This is a recipe handed down from GrubsterMummy who makes a batch of spiced cranberries every year around Christmas time. They're so good, that BigGrubsterSister takes a jar back to Australia whenever she visits the UK. However, having helped the production process last year and made my own batch this year, I have to wonder why – because they’re the easiest thing in the world to make. They also have the advantage of lasting for ages – easily a year, we find, often using the previous year's batch each time around (provided you seal your jars properly). However, that said, it's best when it's fresh, so I recommend making it now for this year.
Strictly speaking this isn’t a cranberry sauce and more a cranberry condiment. But it's way better, and has the advantage of going equally well with goose as it does with turkey, on account of it being not so sweet. It's actually quite a sharp sauce – despite the sugar, the sharpness of the cranberries and the tang of the vinegar both cut through. But that's what makes it so good.
10g whole allspice
2 cinnamon sticks, broken up roughly
20g peeled and diced fresh root ginger
350ml cider vinegar
450g demerara sugar (which I believe is Turbinado in the US)
You will also need some jars to keep the finished product in, a muslin / cheesecloth about 20cm x 20cm and a 10cm length of kitchen string.
The first thing to do is make up your spice bag, so that you can infuse the spices without getting them caught up in the cranberries. I do this by placing the muslin over a very small bowl, filling the cavity created with the spices, then picking up all four corners of the cloth and tying the string around the neck.
Next, place the bag in the middle of a medium saucepan and tip the cranberries around it, so that the top of the bag protrudes from a sea of little berries. Pour all of the vinegar over the berries and turn place the pan over a high heat. You'll notice that the vinegar doesn’t immerse the berries – that's normal.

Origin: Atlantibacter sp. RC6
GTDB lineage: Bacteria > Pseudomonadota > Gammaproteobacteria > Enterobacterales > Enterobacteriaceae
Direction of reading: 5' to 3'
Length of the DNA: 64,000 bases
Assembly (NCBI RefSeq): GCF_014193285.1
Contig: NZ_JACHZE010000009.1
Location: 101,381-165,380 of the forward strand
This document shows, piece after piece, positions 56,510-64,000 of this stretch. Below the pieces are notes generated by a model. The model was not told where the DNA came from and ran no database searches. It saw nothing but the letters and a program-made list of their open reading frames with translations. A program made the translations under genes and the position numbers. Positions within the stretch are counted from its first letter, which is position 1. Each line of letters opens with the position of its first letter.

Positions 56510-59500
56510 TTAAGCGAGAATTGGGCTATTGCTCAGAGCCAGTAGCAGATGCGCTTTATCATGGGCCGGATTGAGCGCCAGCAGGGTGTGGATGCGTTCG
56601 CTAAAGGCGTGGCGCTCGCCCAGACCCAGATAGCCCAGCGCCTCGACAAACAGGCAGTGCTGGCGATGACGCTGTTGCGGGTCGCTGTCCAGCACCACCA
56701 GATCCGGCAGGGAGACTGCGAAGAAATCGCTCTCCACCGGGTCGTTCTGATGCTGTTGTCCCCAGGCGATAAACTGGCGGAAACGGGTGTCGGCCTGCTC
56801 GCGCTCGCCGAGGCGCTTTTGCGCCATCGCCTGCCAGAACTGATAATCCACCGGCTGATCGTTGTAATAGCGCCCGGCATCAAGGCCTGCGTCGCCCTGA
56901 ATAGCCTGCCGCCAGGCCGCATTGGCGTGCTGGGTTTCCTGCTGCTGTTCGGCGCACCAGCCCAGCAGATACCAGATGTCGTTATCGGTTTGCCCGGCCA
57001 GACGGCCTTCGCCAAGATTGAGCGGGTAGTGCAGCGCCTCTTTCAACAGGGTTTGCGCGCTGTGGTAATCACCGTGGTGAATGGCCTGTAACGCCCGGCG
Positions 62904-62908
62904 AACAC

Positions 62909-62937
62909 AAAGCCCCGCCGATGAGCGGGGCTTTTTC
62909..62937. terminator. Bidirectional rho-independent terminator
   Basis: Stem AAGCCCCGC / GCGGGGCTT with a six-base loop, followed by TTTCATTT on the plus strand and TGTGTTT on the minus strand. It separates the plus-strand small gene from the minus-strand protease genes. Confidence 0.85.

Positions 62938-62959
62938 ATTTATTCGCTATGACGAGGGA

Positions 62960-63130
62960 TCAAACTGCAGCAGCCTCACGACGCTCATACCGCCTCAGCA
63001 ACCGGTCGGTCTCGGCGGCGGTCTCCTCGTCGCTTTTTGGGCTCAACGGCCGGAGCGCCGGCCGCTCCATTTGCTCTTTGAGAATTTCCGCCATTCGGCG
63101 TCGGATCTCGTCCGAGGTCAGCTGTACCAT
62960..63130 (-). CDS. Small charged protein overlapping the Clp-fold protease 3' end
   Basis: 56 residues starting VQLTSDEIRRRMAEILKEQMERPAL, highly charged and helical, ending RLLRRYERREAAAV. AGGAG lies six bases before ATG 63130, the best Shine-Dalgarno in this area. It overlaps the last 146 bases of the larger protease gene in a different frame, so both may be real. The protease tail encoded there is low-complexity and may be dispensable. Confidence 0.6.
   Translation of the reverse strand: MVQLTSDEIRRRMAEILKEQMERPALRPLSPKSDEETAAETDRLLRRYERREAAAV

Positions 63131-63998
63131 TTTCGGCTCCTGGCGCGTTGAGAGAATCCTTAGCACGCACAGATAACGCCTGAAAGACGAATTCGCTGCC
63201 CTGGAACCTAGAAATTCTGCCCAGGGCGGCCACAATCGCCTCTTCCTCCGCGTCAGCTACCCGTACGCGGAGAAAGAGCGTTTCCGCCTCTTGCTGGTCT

Keep the heat on high until the vinegar starts to boil – you should see this as a couple of bubbles appear and you hear the occasional berry pop. Once boiling, turn the heat down to a simmer and leave it simmering for 25 minutes.
It's probably a good idea to get your over up to temperature now, to sterilise the jars: turn the heat to 120ºC. Also, take this time to wash the jars in hot and slightly soapy water.
At the end of this time you'll see that most of the berries have popped and there's a lot more juice in the pan. This is good.
Now add the sugar – all of it – and stir it in. Bring the mixture back up to a simmer and cook for a further 25 minutes, stirring occasionally.
Get the jars in now as well – they need 20 minutes in the oven. Once they're done, get them out and arrange on a chopping board (so that they don’t ruin your work surface). Be very careful handling them – as they're glass they'll retain their heat for ages.
Once the 25 minutes is up, your cranberry mix should be nice and mushy and all of the sugar dissolved.
First, remove the bag of spices using tongs. Give it a good squeeze on its way out to release any juices in there and scrape off any sauce with a spoon.
Using oven gloves and a ladle, transfer the mixture to your jars. If you're using Kilner-type jars, then wait until the glass is just cool enough to get the rubber seals on and close the lids. You may see a bit of condensation, but this should pass when they're fully cooled.
Et voila. Spiced cranberries, ready for the Christmas table.
- GrubsterBoy -
PS: The recipe is actually adapted from Good Housekeeping's 1973 edition of The Cookery Year. It's a fantastic book, actually, containing a base recipe for almost any dish you want to attempt – a sort of British Silver Spoon. If you can get your head round conversions from Imperial to Metric, you're fine. And it's chocablock with wonderfully retro pictures and dishes.